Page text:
Co-hosts Larry Pinkney and Phil Restino with guest Ralph Poynter on We Cannot Be Silent radio program, Wolf Spirit Radio, April 15, 2013. Caller Janet joins the conversation in the second hour.

Duration: 2:04:47

Theme: Lynne Stewart and Political Prisoners in the U.S.

Note: Within the second hour of the radio program, Ralph Poynter mentions a speech Lynne Stewart gave in 2003, which he calls “The Gettysburg Address of Our Time:”

Lynne Stewart’s speech to National Lawyers Guild Convention and
Cry Justice, a convention of Activists and Organizers
Minneapolis, Minnesota October 26, 2003

In an earlier part of my life I worked as a children’s librarian in Harlem. I was a story teller. I still am happiest gathering the children, now grandchildren, together, right before bed, to read and tell stories. So powerful are these ancient tales from all the cultures of the world that one by one the adults will drift in too, or open the porch door, or turn down the radio to hear better.

And in thinking about what to say to you this morning as the closing words of this marvelous event, I am reminded of the ancient nature of what we came for, what we accomplished and where we are going. For we are a gathering of the warriors of our day; those people who were placed on this earth at this time to change it. We were summoned here because tradition; ancient and modern, affirm the strength doubled and tripled unto infinity by the collective will.

And we saw that it truly works. We warriors came here to listen to each other, to enjoy each other, to exchange ideas, to remember battles of old, to plan. We also came here and we sang and we laughed a lot and we played poker and we watched the games of autumn (next year METS!) and we hugged and hugged some more. We supped and dined and drank and toasted our heros and derided, chided, hissed and booed our enemies. We learned. We have been inspired once again by the almost mystical and marvelous ability to gather strength through camaraderie, intellectual jousting and exchange but mostly by sharing the collective will to change the world.

Today some of us depart from the twin cities. Other warriors remain but all on Monday will be transformed back to lawyers, activists, legal workers, students and organizers. We leave here with quests to now be fulfilled on far flung battlefields. (I use these terms in the ancient and metaphoric sense and I hope not offensive to peace activists.)

For we have formidable enemies not unlike those in the tales of ancient days. There is a consummate evil that unleashes its dogs of war on the helpless; an enemy motivated only by insatiable greed – The Miller’s daughter made to spin gold – the fisherman’s wife: Midas, all with no thought of consequences. In this enemy there is no love of the land or the creatures that live there, no compassion for the people. This enemy will destroy the air we breathe and the water we drink as long as the dollars keep filling up their money boxes.

We now resume our everyday lives but we have been charged once again, with, and for, our quests, and like Hippolyta and her Amazons; like David going forth to meet Goliath, like Beowulf the dragon slayer, like Queen Zenobia, who made war on the Romans, like Sir Galahad seeking the holy grail. And modern heros, dare I mention? Ho and Mao and Lenin, Fidel and Nelson Mandela and John Brown, Che Guevara who reminds us “At the risk of seeming ridiculous, let me say that the true revolutionary is guided by a great feeling of love.”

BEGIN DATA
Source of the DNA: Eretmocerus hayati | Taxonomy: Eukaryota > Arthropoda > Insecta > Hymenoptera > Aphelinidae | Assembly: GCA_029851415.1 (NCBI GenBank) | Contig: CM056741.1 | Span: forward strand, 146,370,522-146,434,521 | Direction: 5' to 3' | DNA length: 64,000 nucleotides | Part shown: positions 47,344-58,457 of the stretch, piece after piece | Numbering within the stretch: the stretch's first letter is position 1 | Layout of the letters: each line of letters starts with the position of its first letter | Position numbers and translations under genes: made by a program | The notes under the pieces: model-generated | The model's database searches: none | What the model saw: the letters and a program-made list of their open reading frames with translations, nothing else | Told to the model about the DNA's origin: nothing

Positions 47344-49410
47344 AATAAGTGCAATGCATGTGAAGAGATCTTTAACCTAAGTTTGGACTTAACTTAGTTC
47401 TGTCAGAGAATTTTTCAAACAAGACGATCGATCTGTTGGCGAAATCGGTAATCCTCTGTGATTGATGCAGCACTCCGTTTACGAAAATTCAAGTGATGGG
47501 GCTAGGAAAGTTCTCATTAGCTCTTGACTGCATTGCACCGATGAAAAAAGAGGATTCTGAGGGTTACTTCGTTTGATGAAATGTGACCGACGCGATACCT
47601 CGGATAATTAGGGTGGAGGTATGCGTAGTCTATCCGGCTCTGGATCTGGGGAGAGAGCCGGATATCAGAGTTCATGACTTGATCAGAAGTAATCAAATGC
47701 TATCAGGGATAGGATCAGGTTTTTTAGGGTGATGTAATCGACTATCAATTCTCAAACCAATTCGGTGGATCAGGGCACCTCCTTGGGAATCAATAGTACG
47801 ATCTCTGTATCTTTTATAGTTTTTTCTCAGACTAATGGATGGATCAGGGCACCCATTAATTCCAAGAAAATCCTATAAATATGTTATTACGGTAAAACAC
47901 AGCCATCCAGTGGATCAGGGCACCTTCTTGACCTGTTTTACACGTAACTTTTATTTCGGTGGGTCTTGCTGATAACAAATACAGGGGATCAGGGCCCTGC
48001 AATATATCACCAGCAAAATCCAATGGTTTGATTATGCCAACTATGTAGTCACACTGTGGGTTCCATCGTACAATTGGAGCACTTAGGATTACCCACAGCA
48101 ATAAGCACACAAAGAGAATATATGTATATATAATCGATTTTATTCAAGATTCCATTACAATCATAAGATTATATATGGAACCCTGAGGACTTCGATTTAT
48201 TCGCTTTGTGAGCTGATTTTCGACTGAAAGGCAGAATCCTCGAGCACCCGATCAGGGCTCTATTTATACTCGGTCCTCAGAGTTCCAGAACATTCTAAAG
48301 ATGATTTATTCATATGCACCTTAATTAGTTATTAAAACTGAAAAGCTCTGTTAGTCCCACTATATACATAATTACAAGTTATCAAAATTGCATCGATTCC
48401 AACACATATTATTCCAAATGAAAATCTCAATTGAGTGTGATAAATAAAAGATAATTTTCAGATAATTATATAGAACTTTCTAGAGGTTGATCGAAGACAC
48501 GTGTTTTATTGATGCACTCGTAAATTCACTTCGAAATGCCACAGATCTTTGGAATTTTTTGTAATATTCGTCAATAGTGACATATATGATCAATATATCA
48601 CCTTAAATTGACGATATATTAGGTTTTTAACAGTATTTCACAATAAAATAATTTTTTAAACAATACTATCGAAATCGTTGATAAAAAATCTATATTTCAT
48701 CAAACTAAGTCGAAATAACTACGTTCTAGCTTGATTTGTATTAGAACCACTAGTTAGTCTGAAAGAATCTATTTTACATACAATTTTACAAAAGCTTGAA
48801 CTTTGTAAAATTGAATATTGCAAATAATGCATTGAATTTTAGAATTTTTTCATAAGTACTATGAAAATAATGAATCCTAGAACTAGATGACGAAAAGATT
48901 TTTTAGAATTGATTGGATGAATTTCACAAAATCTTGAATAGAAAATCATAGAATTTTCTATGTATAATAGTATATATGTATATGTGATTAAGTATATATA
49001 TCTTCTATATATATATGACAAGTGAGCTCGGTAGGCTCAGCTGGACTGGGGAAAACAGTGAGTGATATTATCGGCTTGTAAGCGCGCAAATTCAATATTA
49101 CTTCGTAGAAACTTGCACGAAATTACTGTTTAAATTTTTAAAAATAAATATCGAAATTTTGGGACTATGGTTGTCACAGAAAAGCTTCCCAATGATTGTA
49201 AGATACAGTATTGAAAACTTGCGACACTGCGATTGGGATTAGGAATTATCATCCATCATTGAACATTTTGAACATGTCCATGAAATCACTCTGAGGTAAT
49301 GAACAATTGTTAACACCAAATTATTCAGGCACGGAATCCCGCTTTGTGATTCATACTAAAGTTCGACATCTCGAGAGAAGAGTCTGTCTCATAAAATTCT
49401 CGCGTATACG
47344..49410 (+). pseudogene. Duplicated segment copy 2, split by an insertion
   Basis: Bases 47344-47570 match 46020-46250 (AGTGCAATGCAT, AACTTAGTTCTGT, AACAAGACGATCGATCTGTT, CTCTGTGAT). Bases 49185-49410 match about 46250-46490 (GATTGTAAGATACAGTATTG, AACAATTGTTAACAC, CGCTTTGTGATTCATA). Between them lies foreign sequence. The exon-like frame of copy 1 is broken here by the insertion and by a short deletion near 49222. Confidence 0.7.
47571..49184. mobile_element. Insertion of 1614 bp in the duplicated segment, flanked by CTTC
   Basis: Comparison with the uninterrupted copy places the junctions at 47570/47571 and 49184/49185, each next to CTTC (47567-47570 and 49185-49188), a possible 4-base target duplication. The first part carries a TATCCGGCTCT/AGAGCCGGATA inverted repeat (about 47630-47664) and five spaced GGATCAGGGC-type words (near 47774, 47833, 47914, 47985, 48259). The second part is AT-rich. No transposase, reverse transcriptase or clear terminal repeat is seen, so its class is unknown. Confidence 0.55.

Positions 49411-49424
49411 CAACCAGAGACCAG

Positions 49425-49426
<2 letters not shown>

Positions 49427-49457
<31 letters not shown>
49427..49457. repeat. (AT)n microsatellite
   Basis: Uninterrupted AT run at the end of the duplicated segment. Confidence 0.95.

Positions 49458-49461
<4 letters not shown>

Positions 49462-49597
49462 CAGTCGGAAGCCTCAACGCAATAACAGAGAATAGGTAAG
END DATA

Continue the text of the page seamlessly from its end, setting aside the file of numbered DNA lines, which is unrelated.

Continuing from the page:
Our quests like theirs are to shake the very foundations of the continents.

We go out to stop police brutality –

To rescue the imprisoned –

To change the rules for those who have never ever been able to get to the starting line much less run the race, because of color, physical condition, gender, mental impairment.

We go forth to preserve the air and land and water and sky and all the beasts that crawl and fly.

We go forth to safeguard the right to speak and write, to join; to learn, to rest safe at home, to be secure, fed, healthy, sheltered, loved and loving, to be at peace with ones identity.

Until we meet again our quests are formidable. We have in Washington a poisonous government that spreads its venom to the body politic in all corners of the globe. We have war – big war in Iraq, big war in Afghanistan, smaller wars in Columbia, Central Africa, Southeast Asia. We have detainees and political prisoners at home and now looming in 2004 we have those Democratic and Republican conventions and then an election, with the corporate media ready to hype the results and drown out the righteous protests.

But there are in all of the towns and cities we return to; the people – our people, the day in day out grassroots organizers. And they are busy, coalition building, carrying out protests and actions against powers so vast and evil that our collective will must be to defend the people in this vanguard; to enable them to recruit and prepare fresh troops.

And there are also individual quests. I hope and believe that I will be in Birmingham next year; that our movement, our righteous movement will defend me and that our victory for the people, of the people and by the people will restore the defenders, and this one in particular, to the front lines of the battle.

So the long year 2004 stretches out until we meet again. We have no crystal ball but we have history. And that history teaches us. As we go forth we learn from all those who have struggled before us. A fellow traveler of an earlier time, a Communist and a Jew, Bertolt Brecht wrote as his last poem what has become my credo and I give it to you:

And I always thought: the very simplest words
Must be enough. When I say what things are like Everyone’s heart must be torn to shreds.
That you’ll go down if you don’t stand up for yourself Surely you see that.

Go forth and do justice.



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